Low and Zero Energy Buildings (ZEB)

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Sustainable Buildings: An Ever Evolving Target (22 page pdf, Yvan Dutil, Daniel Rousse and Guillermo Quesada, Sustainability, Feb. 16, 2011)

The review article today speaks to the need to reduce the energy needs of buildings globally by as much as a factor of 10, in order to reduce CO2 emissions 50% by 2050 (80% in developed countries), so great is the contribution to the atmospheric from this source – the only other comparable one from the urban sector is energy used for transportation. Among the many considerations noted is the huge part played by construction materials specifically  concrete while noting the advantages of wood and the need to assess the Life Cycle Analysis of energy contributions during all phases of building construction.

Key Quotes:

“the world needs to reduce the CO 2 emission by 50% from the current level by 2050. For developed countries, this translates into a reduction of 80%, a factor five with respect to nowadays emissions”

“The building industry is one of the human activities with the largest environmental impact.. he construction industry depleted two-fifths of global raw stone, gravel, and sand; one-fourth of virgin wood; and it consumes 40 percent of total energy and 16 percent of fresh water annually..for OECD countries, energy consumption by building varies between 25%–50% of total energy consumption”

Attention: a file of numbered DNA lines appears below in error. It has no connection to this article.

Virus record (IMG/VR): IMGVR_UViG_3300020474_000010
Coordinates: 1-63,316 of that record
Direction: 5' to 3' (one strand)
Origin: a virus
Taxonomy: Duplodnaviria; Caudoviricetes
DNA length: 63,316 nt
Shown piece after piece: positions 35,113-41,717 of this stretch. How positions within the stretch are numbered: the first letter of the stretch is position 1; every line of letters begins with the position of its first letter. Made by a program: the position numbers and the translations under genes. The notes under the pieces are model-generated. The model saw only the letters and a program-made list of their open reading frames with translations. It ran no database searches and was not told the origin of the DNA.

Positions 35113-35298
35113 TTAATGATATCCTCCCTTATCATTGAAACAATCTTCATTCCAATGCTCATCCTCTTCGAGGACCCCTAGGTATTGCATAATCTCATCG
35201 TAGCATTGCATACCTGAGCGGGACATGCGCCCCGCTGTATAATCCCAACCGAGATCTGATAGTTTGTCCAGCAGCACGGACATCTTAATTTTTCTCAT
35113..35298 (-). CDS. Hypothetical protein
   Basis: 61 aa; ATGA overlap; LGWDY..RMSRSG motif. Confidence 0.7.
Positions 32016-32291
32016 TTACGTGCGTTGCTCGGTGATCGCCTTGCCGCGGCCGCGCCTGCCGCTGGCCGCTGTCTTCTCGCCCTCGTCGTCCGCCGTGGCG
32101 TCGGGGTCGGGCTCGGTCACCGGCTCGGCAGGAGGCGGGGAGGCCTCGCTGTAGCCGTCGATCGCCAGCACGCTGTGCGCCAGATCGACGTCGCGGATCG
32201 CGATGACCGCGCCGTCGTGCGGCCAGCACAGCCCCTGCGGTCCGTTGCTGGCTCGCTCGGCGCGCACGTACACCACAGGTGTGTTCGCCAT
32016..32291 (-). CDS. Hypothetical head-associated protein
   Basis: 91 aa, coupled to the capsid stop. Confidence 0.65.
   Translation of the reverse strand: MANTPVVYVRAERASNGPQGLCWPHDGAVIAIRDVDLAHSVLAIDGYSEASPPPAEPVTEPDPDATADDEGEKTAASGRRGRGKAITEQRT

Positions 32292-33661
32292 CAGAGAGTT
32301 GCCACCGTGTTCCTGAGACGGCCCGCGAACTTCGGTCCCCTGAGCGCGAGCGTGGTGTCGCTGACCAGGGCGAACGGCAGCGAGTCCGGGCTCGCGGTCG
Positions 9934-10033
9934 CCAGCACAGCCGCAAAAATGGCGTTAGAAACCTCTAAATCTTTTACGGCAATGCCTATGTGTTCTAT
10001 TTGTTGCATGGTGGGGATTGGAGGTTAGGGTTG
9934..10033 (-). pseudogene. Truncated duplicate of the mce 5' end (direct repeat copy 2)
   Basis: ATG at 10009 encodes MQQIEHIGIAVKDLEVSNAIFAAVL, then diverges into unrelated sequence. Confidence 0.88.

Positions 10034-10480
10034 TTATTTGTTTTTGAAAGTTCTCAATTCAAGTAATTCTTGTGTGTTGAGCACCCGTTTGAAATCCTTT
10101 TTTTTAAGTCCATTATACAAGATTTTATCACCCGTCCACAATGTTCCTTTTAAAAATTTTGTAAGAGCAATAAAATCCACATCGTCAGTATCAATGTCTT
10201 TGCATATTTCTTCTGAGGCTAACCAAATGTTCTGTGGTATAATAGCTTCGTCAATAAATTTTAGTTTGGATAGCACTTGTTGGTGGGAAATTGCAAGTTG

“while the heating requirement of a low energy house was reduced by a factor 10 compare to a standard design, the life cycle energy was only reduced by 2.1:1 and the carbon footprint by 2.2:1”

“a net-zero-energy building is ―a building where, as a result of the very high level of energy efficiency of the building, the overall annual primary energy consumption is equal to or less than the energy production from renewable energy sources on site”

“99% of the total emitted CO 2 resulting from a semi detached three bedrooms house in Scotland was originating from concrete and mortar”

“design of sustainable buildings:

  • the reduction of the energy consumption of buildings during their operation phase,
  • ensure sustainability over the life cycle of buildings namely through the phases of construction, commissioning, operation, maintenance, and decommissioning
  • the initial concept of ZEB evolved to include primary consumption energy first, then embodied energy, total energy, and, finally, to become a life-cycle ZEB”

“a necessary step to reach the goal of reduction by a factor three (Europe) to five (North America) of the buildings environmental footprint”

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